Ten books about communism

The top ten books most recommended by followers of the Museum of Communist Terror on Twitter and Facebook.


1. The Gulag Archipelago by Aleksandr Solzhenitsyn

Solzhenitsyn is the most famous of all those who have written about repression in the Soviet Union. The book draws on the testimony of over 200 survivors of the Gulag. It depicts daily life in the camps; the forced exile of entire populations and secret police operations. The word “Gulag” is an acronym in Russian of the organisation which controlled hundreds of prison camps for political prisoners. Why “archipelago”? Because the hundreds of camps permeated Russia like an endless series of islands in a sea.

Over 30 million copies sold in 35 languages.





2. Darkness at Noon by Arthur Koestler

The novel is set shortly after the Great Purge of 1938 and describes life in an unnamed totalitarian regime - a thinly veiled depiction of the Soviet Union. Rubashov, an ageing Bolshevik revolutionary is put on trial by the very regime he helped to create. George Orwell called the book ‘brilliant’.






3. Mao’s Great Famine by Frank Dikotter

Definitive account of the famine in which an estimated 45 million people died of starvation. Dikotter argues that it was the direct result of Mao’s ‘Great Leap Forward’, a failed attempt to boost agricultural production and increase steel output. Dikotter uses testimony from senior officials and victims to paint a grim picture of life and death in the worst man-made famine of the 20th century. Winner of the Samuel Johnson Prize.





4. One Day in the Life of Ivan Denisovich by Alexander Solzhenitsyn

One of the most influential books in contemporary history and a sensation when published in the West in 1963. Around the world, it removed any remaining illusions about the true nature of the Soviet regime. The novel describes a single day in the life of a prisoner in the Gulag, Ivan Denisovich. It was based on Solzhenitsyn’s own experience. It was allowed to be published in the Soviet Union where arguably it helped to change history. Vitaly Korotich, a prominent journalist and editor, said "The Soviet Union was destroyed by information – and this wave started with Solzhenitsyn's One Day”.





5. The Black Book of Communism by Stephane Courtois et al

The most comprehensive account there is of the repression and suffering imposed by communist regimes around the world. A wide range of academic authors describe the crimes of communist regimes, country by country. The detail and comprehensiveness make this book unique.





6. Against All Hope by Armando Valladares

Armando Valladres’ account of his 20-year imprisonment in Castro’s Gulag. An antidote to the romanticisation of Castro’s regime. Valladares was imprisoned for his philosophical and religious opposition to communism. He endured violence, putrid food and squalid living conditions. In the courtyard below his cell, firing squads executed "counter revolutionaries”. He became a well-known prisoner of conscience. Pressure from prominent people including François Mitterand, President of France, finally led to his release.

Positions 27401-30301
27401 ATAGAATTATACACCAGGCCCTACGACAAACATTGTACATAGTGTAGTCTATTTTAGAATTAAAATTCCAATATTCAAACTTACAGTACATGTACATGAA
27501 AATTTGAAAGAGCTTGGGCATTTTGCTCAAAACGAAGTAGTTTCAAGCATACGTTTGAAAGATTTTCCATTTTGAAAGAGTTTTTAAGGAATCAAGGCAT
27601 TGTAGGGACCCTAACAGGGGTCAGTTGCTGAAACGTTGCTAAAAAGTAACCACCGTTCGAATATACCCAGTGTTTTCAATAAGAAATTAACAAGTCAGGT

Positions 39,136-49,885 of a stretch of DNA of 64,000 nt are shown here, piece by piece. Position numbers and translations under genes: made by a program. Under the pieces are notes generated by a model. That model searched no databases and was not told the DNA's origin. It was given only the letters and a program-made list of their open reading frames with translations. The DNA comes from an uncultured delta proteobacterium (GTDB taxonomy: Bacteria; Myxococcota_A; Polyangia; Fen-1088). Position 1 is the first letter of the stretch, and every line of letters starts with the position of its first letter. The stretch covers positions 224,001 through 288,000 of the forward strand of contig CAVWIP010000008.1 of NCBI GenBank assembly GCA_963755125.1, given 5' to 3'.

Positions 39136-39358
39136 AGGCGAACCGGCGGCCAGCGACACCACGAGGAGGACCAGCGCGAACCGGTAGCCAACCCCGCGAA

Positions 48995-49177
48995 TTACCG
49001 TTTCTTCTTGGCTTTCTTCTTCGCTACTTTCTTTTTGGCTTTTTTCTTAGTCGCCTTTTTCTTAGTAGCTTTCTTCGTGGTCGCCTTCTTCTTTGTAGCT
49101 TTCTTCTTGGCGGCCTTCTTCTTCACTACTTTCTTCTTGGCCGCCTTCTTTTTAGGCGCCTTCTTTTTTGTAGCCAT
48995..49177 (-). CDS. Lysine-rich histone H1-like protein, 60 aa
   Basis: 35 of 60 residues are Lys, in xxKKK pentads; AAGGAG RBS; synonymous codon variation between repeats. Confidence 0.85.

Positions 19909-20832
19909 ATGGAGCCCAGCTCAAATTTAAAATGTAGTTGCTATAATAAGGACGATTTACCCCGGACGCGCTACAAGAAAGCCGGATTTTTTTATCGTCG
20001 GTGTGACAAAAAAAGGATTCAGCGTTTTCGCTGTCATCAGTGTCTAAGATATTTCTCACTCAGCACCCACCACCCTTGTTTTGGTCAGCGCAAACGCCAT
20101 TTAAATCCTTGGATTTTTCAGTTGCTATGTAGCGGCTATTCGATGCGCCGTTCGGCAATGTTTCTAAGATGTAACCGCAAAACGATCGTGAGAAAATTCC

7. Gulag by Anne Applebaum

The leading historical work about the Gulag, written when access to the facts and figures had become somewhat easier. It draws on the Soviet archives and witness testimony. Winner of the Pulitzer Prize.






8. Koba The Dread by Martin Amis

Amis asks us why people feel it is acceptable to make jokes about Communism and the Gulag whereas it would be tasteless to do the same about Hitler and the Holocaust. He examines how intellectuals have admired Soviet leaders turning a blind eye to the murders and suffering they were responsible for.


“Amis uses all the tricks of his well-mastered trade to make readable what is almost unreadable, indeed hardly bearable.” Financial Times





9. Wild Swans by Jung Chang

A publishing sensation which has sold over 10 million copies around the world. Written with great feeling and sensitivity, it is the story of Chang’s grandmother, her mother and herself. They were living in China as it transitioned from being a medieval society in which little girls’ feet were painfully bound to keep them small to the Cultural Revolution in which she herself became a Red Guard and her mother was horribly tortured. A superb history of 20th century China told through the lives of these three women.






10. The Great Terror by Robert Conquest

A pioneering work which revealed the horror of the torture, imprisonment and execution of millions of Soviet citizens on Stalin’s orders between 1934 and 1939. It was first published in 1968. After the fall of the Soviet Union, it was updated with the advantage of access to official Soviet archives.










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